apiculture - is the ideal way to generate honey for family use,
while also providing wax and other bee products to sell or make
into other useful items. You do not need land or wide open
spaces to keep bees successfully, and profitably. Hives
can be kept in a small garden or on the roof of a townhouse,
even on a balcony or in a tiny back yard.
Bees must be kept
in areas rich in nectar-producing plants, like clover and other
meadow flowers. The best place is close to where oilseed
rape is grown. This is a particular favourite of bees who
will travel up to four miles to collect the nectar.
produces high yields of honey and one can produce 300 pounds of
honey in a single season. Without rape, 30 - 40 pounds is
beekeeping means knowing and understanding your bees, what they
need, and what intervention they will, and will not, tolerate
from you. Keeping bees is much like any other kind of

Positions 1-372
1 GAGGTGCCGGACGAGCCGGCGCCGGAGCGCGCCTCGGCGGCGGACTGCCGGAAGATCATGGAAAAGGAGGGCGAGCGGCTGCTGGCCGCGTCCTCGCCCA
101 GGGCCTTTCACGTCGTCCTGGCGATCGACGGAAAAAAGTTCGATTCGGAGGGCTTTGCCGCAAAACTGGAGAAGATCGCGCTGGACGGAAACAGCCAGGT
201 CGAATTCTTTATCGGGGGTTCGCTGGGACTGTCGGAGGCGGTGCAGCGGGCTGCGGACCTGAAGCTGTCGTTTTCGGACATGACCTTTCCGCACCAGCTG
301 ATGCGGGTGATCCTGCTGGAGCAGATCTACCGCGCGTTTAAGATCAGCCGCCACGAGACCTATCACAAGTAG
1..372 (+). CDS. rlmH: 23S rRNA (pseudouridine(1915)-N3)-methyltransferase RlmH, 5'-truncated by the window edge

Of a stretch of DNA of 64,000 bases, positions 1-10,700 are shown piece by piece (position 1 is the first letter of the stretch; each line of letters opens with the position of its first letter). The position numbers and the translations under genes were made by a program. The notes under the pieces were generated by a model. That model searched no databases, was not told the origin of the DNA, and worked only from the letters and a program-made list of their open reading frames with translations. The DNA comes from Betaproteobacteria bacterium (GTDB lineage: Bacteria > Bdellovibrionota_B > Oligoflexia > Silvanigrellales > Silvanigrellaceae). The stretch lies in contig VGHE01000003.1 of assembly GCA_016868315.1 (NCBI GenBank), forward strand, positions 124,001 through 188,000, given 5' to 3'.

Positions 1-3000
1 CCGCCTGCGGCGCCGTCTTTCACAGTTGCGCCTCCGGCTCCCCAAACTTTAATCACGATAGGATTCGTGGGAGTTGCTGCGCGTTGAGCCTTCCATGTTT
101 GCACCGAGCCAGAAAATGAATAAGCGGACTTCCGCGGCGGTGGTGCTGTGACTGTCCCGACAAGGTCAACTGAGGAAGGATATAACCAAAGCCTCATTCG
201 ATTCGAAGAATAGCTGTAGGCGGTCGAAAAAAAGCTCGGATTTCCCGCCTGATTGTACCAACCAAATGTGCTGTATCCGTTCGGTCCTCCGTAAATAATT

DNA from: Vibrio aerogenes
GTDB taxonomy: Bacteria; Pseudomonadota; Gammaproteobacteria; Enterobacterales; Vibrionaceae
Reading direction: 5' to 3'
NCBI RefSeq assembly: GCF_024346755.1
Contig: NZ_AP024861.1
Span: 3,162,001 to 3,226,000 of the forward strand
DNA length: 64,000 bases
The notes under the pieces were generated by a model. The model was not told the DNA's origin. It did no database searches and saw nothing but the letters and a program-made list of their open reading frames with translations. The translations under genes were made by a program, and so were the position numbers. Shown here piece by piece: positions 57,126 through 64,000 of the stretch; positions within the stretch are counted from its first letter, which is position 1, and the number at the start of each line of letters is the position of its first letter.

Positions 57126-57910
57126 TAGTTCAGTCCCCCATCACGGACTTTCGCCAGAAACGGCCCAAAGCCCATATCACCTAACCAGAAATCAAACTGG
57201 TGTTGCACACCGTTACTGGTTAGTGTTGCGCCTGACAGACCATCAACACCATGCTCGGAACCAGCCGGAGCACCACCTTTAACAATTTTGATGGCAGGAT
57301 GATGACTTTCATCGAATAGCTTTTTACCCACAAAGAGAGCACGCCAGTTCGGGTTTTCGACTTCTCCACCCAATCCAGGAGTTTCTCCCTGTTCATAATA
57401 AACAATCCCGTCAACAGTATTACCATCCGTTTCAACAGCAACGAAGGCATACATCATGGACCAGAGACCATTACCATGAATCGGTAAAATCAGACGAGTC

animal husbandry, demanding regular care, maintenance, time,
skill and knowledge gained from experience. The one
essential difference is that bees are wild creatures, not
domesticated animals. Bees work for man, even with man,
but they do not need humans and will remain in the hive only
while it suits them.
The most common
model is the Langstroth hive, named after its inventor.
The most important feature is the brood chamber, being a wooden
box filled with frames of wax foundation arranged vertically
with the familiar honeycomb pattern. This is the nursery where
the queen lays her eggs and where the colony stores its food.
Once the chamber
is filled, further chambers with 'supers' are added where the
surplus food and honey is stored. Between the brood
chamber and supers, a queen excluder is added, allowing workers
bees to pass through, but not the queen with her trail of eggs
and larvae to contaminate the honey.
managing the hive in a way that maximises honey production.
No-one should start keeping bees before learning the basics
first, preferably from experienced beekeepers and books about
bees and beekeeping. Local beekeepers' societies are
wonderful places to learn the art. Make contact with your
local branch a priority.
inspects the hive regularly to make sure all is well, that the
queen is laying, and the bees are happily collecting nectar and
pollen. He also checks for signs of disease and obvious